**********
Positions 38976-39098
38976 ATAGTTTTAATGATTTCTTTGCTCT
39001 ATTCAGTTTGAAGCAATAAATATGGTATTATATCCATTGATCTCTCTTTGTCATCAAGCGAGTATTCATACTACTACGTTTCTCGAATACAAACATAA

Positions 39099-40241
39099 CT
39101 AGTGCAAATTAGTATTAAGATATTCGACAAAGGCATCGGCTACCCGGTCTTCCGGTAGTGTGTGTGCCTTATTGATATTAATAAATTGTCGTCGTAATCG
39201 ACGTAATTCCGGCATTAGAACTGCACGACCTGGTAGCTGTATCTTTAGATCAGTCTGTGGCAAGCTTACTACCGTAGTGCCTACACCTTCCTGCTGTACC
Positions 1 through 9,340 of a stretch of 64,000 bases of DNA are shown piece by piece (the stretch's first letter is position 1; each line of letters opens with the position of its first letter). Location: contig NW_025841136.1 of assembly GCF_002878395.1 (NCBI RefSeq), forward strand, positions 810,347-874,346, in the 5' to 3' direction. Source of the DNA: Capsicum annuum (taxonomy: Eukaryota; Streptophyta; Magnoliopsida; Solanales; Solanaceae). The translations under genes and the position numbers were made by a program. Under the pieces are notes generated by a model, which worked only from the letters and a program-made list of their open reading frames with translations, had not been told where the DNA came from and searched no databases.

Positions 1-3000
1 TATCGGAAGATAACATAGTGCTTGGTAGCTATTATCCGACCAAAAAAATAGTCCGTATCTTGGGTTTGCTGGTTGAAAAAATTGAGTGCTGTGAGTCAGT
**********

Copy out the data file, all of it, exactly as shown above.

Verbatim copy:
Positions 38976-39098
38976 ATAGTTTTAATGATTTCTTTGCTCT
39001 ATTCAGTTTGAAGCAATAAATATGGTATTATATCCATTGATCTCTCTTTGTCATCAAGCGAGTATTCATACTACTACGTTTCTCGAATACAAACATAA

Positions 39099-40241
39099 CT
39101 AGTGCAAATTAGTATTAAGATATTCGACAAAGGCATCGGCTACCCGGTCTTCCGGTAGTGTGTGTGCCTTATTGATATTAATAAATTGTCGTCGTAATCG
39201 ACGTAATTCCGGCATTAGAACTGCACGACCTGGTAGCTGTATCTTTAGATCAGTCTGTGGCAAGCTTACTACCGTAGTGCCTACACCTTCCTGCTGTACC
Positions 1 through 9,340 of a stretch of 64,000 bases of DNA are shown piece by piece (the stretch's first letter is position 1; each line of letters opens with the position of its first letter). Location: contig NW_025841136.1 of assembly GCF_002878395.1 (NCBI RefSeq), forward strand, positions 810,347-874,346, in the 5' to 3' direction. Source of the DNA: Capsicum annuum (taxonomy: Eukaryota; Streptophyta; Magnoliopsida; Solanales; Solanaceae). The translations under genes and the position numbers were made by a program. Under the pieces are notes generated by a model, which worked only from the letters and a program-made list of their open reading frames with translations, had not been told where the DNA came from and searched no databases.

Positions 1-3000
1 TATCGGAAGATAACATAGTGCTTGGTAGCTATTATCCGACCAAAAAAATAGTCCGTATCTTGGGTTTGCTGGTTGAAAAAATTGAGTGCTGTGAGTCAGT